The California Public Employees’ Retirement System recently revealed the first commitment from its debut emerging private equity manager mandate being run by Credit Suisse Customized Fund Investment Group.
Credit Suisse committed $9.6 million on behalf of CalPERS to Siris Capital Group’s debut fund as a spin-out from SAC Capital Advisors, the mega-hedge fund that once had a private equity operation. The fund, called Siris Partners II, closed on $641 million earlier this year.
CalPERS awarded Credit Suisse the emerging private equity manager mandate last year to invest $100 million over the next three years. Credit Suisse took over for CalPERS’ former private equity emerging managers fund of funds Centinela Capital Partners, which the retirement system fired last year.
Credit Suisse got the $100 million mandate and also responsibility to run two portfolios put together by Centinela, called the Capital Link funds. Funds I and II, comprising $1 billion, included managers on their first or second funds, and also diverse and women-owned firms (though CalPERS is prohibited by law to make investment decisions based on race or gender).
Capital Link Fund I was generating a 9.1 percent internal rate of return and a 1.3x multiple as of 30 September, 2012, according to CalPERS performance information. Fund II was producing a 4.5 percent IRR and a 1.1x multiple as of the same date.
CalPERS also revealed that one of the managers in the Capital Link portfolio had “graduated” into a direct commitment from the system. CalPERS made an undisclosed, direct pledge to Clearlake Capital Partners III, a more than $785 million fund that closed in January. Clearlake’s second fund is in the Capital Link portfolio.
Diverse managers outperform
CalPERS completed an emerging manager survey recently, in which it found that the diverse private equity managers within its emerging manager fund of funds portfolios generally outperformed non-diverse managers. The study found that both emerging managers and diverse managers to whom the system committed directly underperformed non-emerging and non-diverse managers.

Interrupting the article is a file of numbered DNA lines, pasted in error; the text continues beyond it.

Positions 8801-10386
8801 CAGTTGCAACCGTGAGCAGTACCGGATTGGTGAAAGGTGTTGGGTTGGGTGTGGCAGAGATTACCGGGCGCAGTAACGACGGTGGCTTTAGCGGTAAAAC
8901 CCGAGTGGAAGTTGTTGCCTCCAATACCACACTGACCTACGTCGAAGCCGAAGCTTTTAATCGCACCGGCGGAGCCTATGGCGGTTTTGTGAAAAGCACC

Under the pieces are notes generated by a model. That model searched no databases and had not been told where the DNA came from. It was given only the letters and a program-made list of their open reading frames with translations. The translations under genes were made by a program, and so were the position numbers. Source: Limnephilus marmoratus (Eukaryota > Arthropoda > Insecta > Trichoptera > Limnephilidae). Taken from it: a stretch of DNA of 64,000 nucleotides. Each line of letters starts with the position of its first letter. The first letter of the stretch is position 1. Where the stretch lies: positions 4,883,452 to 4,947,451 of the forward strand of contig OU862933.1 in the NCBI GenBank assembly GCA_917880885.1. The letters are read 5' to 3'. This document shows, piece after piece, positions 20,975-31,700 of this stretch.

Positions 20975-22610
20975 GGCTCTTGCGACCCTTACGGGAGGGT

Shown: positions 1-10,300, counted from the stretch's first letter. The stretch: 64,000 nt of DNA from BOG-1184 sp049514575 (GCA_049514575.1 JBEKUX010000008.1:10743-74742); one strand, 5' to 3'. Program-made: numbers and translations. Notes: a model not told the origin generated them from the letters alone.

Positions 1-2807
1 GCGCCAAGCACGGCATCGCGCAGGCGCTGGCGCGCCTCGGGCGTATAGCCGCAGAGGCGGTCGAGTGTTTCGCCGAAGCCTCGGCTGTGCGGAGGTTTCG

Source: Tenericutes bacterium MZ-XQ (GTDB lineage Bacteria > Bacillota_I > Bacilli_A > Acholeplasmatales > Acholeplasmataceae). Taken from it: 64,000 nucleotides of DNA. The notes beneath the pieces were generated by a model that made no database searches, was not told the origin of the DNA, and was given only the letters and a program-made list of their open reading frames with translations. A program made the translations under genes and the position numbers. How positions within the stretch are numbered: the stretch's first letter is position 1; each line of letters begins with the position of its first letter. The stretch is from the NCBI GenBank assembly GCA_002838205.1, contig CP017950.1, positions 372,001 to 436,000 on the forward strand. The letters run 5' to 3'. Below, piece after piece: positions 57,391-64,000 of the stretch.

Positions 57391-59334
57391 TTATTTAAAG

The survey showed that CalPERS appears to do better when it commits to diverse managers through an external
We don't know yet if the positive performance of diverse managers is wiped out by the extra layer of fees or not, and it will take time for us to figure that out.
However, CalPERS wants to get a better understanding of how the fees charged by fund of funds may cut into the positive performance by diverse managers, according to Laurie Weir, a CalPERS portfolio manager who leads the system’s policy and programme development for environmental, affordable and workforce housing, emerging manager and responsible contractor initiatives.
“We don’t know yet if the positive performance of diverse managers is wiped out by the extra layer of fees or not, and it will take time for us to figure that out,” Weir told Private Equity International in a recent interview.
CalPERS “has been focused on cost for some time”, and this focus on emerging manager strategy costs “is consistent with our seeking increased understanding of costs generally across the portfolio”, Weir said.
A study last year by the National Association of Investment Companies, which represents primarily diverse private equity managers, showed NAIC members generated a cumulative median net internal rate of return of 15.2 percent and a 1.5x multiple from 1998 to 2010. The study showed NAIC members’ performance beat that of US buyout firms during the same time period, which produced a 6 percent median net IRR, according to the study, which was compiled by KPMG.
The system has been accused of pulling away from emerging manager strategies, at least within private equity. Critics cite the system’s $100 million mandate over three years as a huge reduction of the support CalPERS had for emerging private equity managers, which ramped up to around $1 billion from 2006 through 2009, but then stagnated after the global financial crisis.
However, CalPERS committed about $7 billion to private equity from 2006 to 2008, with about 18 percent of that going to emerging managers. After Lehman Brothers filed for bankruptcy and the US economy collapsed, CalPERS committed about $1 billion to private equity from 2009 to today. CalPERS again used about 18 percent of that total commitment on emerging managers, a CalPERS spokesperson said.
“The fact that both of those numbers are 18 percent – it is in fact a coincidence but an interesting coincidence,” Weir said. “It illustrates CalPERS’ continued and unwavering commitment to deploying capital to emerging managers.”
CalPERS meanwhile has been contending with blowback from its decision to terminate its relationship with Centinela last year. The firm’s founder, Cesar Baez, sued the retirement system in March for alleged racial bias. Centinela, which is headed by Robert Taylor and Fidel Vargas, has not commented on the situation.